As I return to my Africa theme for the next couple of weeks I wanted to move away from the more charismatic species and discuss one of the less understood animals of Africa. There are a lot of myths and misinformation surrounding Africa’s hyenas which we discussed during my time there this summer. Much of the information I am about to provide comes from one of our guides at a reserve within the Greater Kruger area. Jaco, has had many years of experience in the field and the university selected him as our guide due to his vast knowledge of African fauna, particularly predators. For the most part I will be addressing the spotted hyena, Crocuta crocuta, otherwise known as the laughing hyena which is the largest of the three species. The other two species are the brown hyena, Hyaena brunnea, and the striped hyena, Hyaena hyaena.

Hyenas are often despised and considered filthy vermin. Perhaps this is because of their reputation as scavengers who steal from other predators. Maybe it is their predation habits; hyenas often begin to feed on their prey while it is still alive. They have even been known to attack humans. Whatever the reason for our poor disposition it is probably unjustified like our hatred of most other predators.

 

Actually spotted hyenas are quite interesting creatures and we are just now starting to understand them. For instance, until 1991 it was believed that hyenas are hermaphroditic. Even my zoology professor at OSU told us this as recent as 2009. However this is not true. The base of this myth is the false penis and high testosterone levels found in females. Actually female hyenas have higher testosterone levels than males and tend to be larger.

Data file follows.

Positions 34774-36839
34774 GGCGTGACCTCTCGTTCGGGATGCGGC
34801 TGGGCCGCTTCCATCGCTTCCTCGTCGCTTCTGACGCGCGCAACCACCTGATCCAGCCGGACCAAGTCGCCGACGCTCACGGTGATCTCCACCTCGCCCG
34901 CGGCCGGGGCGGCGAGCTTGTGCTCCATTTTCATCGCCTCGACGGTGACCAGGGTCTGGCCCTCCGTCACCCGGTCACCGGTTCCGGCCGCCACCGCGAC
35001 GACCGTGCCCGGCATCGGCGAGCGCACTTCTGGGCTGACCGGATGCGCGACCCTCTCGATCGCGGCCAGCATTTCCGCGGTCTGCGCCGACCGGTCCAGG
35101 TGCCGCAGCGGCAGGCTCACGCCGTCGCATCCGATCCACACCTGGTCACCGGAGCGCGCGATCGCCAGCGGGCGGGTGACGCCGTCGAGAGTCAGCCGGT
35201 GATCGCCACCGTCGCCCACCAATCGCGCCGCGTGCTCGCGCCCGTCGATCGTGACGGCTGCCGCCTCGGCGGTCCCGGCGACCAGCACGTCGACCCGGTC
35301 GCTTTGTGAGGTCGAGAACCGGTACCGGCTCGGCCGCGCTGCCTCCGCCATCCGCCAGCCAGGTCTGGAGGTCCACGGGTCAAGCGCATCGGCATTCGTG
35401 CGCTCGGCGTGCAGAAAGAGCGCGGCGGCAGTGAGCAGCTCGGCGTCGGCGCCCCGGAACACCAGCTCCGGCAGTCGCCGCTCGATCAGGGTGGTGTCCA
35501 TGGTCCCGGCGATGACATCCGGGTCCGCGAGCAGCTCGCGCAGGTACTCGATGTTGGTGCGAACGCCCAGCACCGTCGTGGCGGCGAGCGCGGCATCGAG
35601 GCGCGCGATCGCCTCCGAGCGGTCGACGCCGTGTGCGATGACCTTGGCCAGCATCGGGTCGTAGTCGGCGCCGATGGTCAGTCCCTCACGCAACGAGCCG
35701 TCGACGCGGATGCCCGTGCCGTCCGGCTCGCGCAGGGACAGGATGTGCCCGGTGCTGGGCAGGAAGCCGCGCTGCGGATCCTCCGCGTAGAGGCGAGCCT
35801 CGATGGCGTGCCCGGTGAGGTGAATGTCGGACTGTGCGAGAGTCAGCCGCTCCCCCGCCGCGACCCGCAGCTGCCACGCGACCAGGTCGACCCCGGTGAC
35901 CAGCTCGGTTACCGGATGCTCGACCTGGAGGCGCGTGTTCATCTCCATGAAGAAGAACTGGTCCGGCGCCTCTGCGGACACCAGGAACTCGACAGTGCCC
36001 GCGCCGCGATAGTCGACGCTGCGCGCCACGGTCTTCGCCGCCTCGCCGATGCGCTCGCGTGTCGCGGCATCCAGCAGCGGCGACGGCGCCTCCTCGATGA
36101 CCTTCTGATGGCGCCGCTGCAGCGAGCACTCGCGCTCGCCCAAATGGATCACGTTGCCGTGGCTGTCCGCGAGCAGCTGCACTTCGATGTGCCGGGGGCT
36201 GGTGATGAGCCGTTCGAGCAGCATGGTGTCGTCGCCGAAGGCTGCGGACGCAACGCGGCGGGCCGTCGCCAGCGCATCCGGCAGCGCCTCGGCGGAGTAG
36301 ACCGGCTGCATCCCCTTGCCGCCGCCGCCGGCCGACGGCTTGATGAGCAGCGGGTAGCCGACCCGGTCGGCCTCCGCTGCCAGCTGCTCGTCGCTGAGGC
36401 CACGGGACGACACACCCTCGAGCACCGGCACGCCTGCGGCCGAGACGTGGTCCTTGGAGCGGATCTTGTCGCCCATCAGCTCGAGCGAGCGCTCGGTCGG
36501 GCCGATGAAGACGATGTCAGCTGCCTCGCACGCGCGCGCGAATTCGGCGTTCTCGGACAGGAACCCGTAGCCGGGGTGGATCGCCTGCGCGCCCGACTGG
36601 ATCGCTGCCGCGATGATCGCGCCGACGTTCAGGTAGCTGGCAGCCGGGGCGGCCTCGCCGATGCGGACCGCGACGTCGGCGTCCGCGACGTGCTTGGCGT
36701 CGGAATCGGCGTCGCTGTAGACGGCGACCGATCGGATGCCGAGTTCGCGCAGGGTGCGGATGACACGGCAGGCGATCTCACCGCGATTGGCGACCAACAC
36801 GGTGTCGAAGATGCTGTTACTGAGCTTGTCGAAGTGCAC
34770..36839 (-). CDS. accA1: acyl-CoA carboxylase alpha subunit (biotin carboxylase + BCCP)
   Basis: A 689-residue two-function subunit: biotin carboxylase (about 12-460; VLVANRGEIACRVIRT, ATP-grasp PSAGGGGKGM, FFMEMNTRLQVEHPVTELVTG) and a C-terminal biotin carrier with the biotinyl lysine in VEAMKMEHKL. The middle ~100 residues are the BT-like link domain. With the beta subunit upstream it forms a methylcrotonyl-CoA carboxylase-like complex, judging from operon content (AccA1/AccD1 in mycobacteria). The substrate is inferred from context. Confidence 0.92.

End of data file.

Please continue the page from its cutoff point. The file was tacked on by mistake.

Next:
Hyenas have an interesting social structure. They live in clans which are led by the females. These clans will occasionally go to war with each other over control of territories, during which they will kill and eat the young of rival clans. Though they appear to be canid, hyenas are closer related to cats.

Although they do play an important role in the environment as  scavengers, hyenas are very efficient predators. In Ngorongoro hyenas have been known to kill up to 90% of their own meals rather than scavenge. Their main tactic for hunting is to run the prey until shock and exhaustion overtake it at which point the begin to feed on while it is still living. Though they have carnassial teeth like other major predators they tend to rely more on their powerful jaws to rip and meat rather than cut it. These jaws are so strong they can crack open bones that are to tough even for lions.

Humans and hyenas have always had a tense relationship which has only been further aggravated by an expanding human population. Hyenas occasionally attack chickens, livestock and even humans, humans who then retaliate by killing hyenas. I once read an account of an old time African hunter who discussed the hatred of his maasai trackers for hyenas. They would take great pleasure in seeing one mauled by lions or shot by the hunter for they knew that one day fisi, as the hyena is called in swahili, would have the last laugh as it was the tendency of the maasai to leave their dead or dying out in the bush where the hyenas would come for them.

There is still much to learn about these interesting creatures. Sadly they are heavily persecuted and treated as pests. Hopefully as we gain further understanding of these animals we will also gain more tolerance for them.

More information about hyenas can be found at:

http://animals.nationalgeographic.com/animals/mammals/hyena/

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